And then I went for a walk, and saw a lovely butterfly.
And, more importantly, I picked 250 grams of blackberries, so there will be blackberry and apple crumble tonight.
And yet…I can do all the fun, relaxing things I can squeeze into the days, and I can be feeling better than I have done in years (and I am, truly), but that still doesn’t make me OK. Getting over a breakdown (and I think reaching the stage where you can’t get through a day at work without crying and have become convinced that people are out to get you counts as a breakdown) is hard, especially when the professional help available is more or less the equivalent of telling someone with a broken leg to rest and not put too much weight on it for a while, rather than re-setting the bone and fitting a cast and offering physio to help regain a normal range of movement. So I still have moments of feeling very low, I get tired very easily, and I’m worried about what the future holds. The days have got noticeably shorter recently, the weather is cooler, and even though autumn is my favourite season I’m worried about how I’ll cope with another winter. I’m applying for jobs, but I’m worried that I won’t get another job and will have to go back to the stressful job that was a major factor in the current bout of mental ill-health, or that I will get a new job and find that I can’t cope with that, and then I don’t know what I’ll do.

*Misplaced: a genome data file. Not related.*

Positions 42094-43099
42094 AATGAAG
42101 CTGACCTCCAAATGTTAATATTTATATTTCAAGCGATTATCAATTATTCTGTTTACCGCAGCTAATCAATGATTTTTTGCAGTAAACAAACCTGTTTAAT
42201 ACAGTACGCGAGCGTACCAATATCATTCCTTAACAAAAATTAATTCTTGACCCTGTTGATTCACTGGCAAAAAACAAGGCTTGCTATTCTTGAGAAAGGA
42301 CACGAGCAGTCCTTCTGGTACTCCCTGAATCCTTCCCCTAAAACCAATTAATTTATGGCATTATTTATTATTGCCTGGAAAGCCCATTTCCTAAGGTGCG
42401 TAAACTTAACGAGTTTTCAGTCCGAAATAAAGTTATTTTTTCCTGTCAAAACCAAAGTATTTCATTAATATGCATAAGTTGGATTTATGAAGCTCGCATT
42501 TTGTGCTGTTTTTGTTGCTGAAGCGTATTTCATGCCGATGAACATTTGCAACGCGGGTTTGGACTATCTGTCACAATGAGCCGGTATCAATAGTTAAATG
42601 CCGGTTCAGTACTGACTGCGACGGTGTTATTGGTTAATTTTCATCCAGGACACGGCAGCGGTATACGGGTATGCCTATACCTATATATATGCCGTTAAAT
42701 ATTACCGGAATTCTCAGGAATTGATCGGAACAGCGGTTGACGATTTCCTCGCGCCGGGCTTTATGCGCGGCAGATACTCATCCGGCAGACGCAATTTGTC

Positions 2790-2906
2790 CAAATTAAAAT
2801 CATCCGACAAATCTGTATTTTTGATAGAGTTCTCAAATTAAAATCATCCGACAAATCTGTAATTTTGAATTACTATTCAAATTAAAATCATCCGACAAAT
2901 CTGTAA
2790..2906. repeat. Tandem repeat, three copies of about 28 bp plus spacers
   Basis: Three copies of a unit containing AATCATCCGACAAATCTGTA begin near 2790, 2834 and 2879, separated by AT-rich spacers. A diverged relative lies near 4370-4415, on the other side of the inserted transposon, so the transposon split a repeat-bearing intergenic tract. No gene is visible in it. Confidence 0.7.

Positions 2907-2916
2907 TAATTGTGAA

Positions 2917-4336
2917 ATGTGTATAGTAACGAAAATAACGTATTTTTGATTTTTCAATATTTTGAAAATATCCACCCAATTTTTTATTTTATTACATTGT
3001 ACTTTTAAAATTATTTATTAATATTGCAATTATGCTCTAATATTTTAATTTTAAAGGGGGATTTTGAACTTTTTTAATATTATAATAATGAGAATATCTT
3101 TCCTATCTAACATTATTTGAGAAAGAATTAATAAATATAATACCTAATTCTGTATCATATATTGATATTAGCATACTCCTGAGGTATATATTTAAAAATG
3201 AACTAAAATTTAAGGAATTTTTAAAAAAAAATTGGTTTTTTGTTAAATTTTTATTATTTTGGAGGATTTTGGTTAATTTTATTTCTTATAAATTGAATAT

I got a new phone several months ago. It’s taller and narrower than my old phone was so alas, the penguin case I made for my old phone didn’t quite fit, and I’ve been meaning to make a new case for it for months. I finally got round to it this afternoon.
I used the same fabrics as I did for the pencil case I made earlier this year. That seemed like a good idea, given that I do like the combination of fabrics, but now I think maybe it’s a bit too matchy.
The case is a very snug fit anyway, because I based it on the listed dimensions of my phone and failed to allow for the fact that I have a clip-on case on mine. So I might see if I can find some different fabric and make a second one. I think I’d also prefer a fabric tab with a bit of Velcro or maybe a popper or even a magnetic snap (or would a magnetic snap cause my phone to go loopy?) to the elastic and button.
Actually, I’m finding that I quite enjoy making cases and project bags. They’re much quicker and less fiddly than clothes, so less daunting if I just want to spend an hour or so sewing at the weekend. The only trouble is, I already have so many project bags, and there are only so many things in my house that I can make cases for without turning into Crazy Cozy Woman. I have been idly toying with the idea of setting up an Etsy shop but then again, I’m not convinced that I’m good enough to make things to sell yet…